News from the cancer side: Conference on Frontiers in Cancer Prevention Research



This week, cancer experts gathered in National Harbor, Maryland for the Seventh Annual International Conference on Frontiers in Cancer Prevention Research of the American Association for Cancer Research (ACCR). The meeting runs from November 16 to 19.

In this news round up post, I’m featuring presentations on cancer prevention and lifestyle risk factors from the conference.

Three esophageal, stomach cancer subtypes linked to smoking; one associated with alcohol use

This large scale study tracked more than 120,000 Dutch residents for over 20 years. Their results show that “smoking is associated with two forms of esophageal cancer as well as a form of stomach cancer, and that drinking alcohol is strongly linked to one form of esophageal cancer.” The results confirm that cigarette smoking and excessive alcohol consumption are major risk factors for certain types of cancers.

Exercise and rest reduce cancer risk

Exercise and rest should go hand in hand in cancer prevention. This study indicates that regular exercise lowers a woman’s risk for cancer but only if complemented by the right amount of sleep. Otherwise, sleep deprivation may cancel out exercise’s beneficial effects. According to lead study author Dr. James McClain, “greaterparticipation in physical activity has consistently been associated with reduced risk of cancer incidence at several sites, including breast and colon cancers. Short duration sleep appears to have opposing effects of physical activity on several key hormonal and metabolic parameters…”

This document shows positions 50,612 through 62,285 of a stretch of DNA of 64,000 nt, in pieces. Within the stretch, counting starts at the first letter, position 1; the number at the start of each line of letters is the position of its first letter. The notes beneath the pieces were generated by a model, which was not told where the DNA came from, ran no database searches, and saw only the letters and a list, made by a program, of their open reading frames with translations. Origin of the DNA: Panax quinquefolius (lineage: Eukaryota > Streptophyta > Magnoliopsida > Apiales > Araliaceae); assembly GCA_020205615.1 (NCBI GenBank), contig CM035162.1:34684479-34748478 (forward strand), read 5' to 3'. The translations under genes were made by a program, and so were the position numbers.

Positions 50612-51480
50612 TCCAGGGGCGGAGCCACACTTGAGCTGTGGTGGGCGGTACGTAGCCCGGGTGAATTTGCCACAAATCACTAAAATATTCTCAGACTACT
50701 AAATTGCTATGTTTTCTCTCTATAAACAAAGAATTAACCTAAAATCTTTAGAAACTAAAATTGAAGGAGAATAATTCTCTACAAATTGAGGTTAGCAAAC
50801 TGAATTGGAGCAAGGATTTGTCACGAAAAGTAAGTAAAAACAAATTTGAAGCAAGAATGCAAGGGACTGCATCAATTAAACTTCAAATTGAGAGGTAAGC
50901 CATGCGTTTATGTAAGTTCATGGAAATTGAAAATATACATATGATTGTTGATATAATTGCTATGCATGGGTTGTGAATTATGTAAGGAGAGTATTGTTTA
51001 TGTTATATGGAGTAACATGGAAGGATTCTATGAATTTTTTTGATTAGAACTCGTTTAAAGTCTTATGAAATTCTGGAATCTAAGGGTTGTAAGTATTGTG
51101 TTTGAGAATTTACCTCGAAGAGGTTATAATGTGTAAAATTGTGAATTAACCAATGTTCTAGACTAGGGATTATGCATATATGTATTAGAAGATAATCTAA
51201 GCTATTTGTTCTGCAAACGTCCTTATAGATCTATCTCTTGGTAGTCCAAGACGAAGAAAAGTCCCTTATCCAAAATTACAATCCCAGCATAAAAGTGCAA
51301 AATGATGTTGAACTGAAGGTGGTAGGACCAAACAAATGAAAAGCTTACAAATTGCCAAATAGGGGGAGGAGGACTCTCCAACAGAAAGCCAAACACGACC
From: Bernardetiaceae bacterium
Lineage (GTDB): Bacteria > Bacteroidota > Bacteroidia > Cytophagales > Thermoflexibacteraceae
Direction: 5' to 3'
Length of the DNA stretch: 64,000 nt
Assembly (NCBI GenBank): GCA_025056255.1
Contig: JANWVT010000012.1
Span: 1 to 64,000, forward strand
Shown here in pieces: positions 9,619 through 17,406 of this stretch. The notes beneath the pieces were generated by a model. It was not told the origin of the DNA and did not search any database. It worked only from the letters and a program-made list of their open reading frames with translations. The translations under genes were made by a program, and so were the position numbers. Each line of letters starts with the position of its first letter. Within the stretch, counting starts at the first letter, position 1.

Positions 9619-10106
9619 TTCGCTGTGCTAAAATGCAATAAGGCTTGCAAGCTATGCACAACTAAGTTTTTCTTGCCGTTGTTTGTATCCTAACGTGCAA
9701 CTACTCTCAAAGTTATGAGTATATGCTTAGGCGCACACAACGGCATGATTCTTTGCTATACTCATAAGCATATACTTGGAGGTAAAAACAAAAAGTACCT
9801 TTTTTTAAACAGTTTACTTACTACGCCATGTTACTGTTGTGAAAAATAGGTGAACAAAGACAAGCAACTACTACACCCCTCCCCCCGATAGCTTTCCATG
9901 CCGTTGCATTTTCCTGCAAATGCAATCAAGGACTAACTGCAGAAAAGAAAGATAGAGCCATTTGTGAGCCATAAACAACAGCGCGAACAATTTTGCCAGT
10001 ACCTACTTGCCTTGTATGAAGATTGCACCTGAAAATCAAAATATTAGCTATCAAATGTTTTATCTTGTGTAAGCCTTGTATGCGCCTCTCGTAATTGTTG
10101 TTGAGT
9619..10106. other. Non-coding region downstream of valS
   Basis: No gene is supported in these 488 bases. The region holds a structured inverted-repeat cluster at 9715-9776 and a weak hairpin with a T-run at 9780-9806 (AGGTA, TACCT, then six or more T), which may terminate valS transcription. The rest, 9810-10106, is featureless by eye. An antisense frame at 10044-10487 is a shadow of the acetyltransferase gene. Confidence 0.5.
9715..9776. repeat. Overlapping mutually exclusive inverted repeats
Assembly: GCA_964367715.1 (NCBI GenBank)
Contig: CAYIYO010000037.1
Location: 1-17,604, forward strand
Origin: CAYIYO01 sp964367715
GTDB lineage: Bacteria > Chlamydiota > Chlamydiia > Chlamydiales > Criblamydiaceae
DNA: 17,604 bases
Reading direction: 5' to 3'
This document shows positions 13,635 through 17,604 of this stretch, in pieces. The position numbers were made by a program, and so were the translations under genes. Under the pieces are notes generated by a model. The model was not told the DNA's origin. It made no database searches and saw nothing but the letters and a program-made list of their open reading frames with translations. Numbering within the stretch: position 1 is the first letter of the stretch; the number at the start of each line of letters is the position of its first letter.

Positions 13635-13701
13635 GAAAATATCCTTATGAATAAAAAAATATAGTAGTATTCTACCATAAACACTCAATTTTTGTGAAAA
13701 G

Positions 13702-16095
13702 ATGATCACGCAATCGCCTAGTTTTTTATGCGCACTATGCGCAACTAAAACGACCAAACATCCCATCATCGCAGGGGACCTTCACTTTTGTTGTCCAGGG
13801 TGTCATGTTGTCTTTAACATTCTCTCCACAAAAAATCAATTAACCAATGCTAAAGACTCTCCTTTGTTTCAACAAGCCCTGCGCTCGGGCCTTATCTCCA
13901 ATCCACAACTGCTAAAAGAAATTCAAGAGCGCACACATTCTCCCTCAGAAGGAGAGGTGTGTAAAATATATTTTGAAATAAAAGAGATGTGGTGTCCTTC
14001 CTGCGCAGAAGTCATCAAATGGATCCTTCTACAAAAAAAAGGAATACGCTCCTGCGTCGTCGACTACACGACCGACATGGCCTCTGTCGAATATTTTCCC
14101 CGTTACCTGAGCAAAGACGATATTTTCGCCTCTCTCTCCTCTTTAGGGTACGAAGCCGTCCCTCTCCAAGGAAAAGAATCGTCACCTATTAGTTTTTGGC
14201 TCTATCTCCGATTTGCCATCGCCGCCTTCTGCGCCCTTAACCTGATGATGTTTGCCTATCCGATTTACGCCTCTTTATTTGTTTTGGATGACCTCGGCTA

Saturated fat linked to cancer of the small intestine

Saturated fats are bad news to your cardiovascular medicine. It seems that they are also bad news to your small intestine. This study identified saturated fat intake as a possible risk factors for cancer of the small intestine. Furthermore, they also observed that diet rich in red and processed meat is a risk factor for cancer of the large intestine.

Why only some former smokers develop lung cancer

Some get it, some not. The question is, why? Apparently it has something to do genetics. This Canadian research studied “how DNA methylation contributes to lung cancer development in former smokers. Methylation is an important event regulating gene expression during normal development. As we age and in cancer, proper patterns of DNA methylation become deregulated throwing off the tight control of gene activity that normally exists.

Behavior/lifestyle factors influence cancer risk among the elderly

80% of all cancers occur in the elderly, according to researchers at Duke University. Most of the risk factors for these diseases are preventable. The study found that lifestyle, behavioural and demographic factors among the elderly have a significant contribution on the risk of cancers of the breast, lung, colon and prostate.

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NOTE: The contents in this blog are for informational purposes only, and should not be construed as medical advice, diagnosis, treatment or a substitute for professional care. Always seek the advice of your physician or other qualified health professional before making changes to any existing treatment or program. Some of the information presented in this blog may already be out of date.
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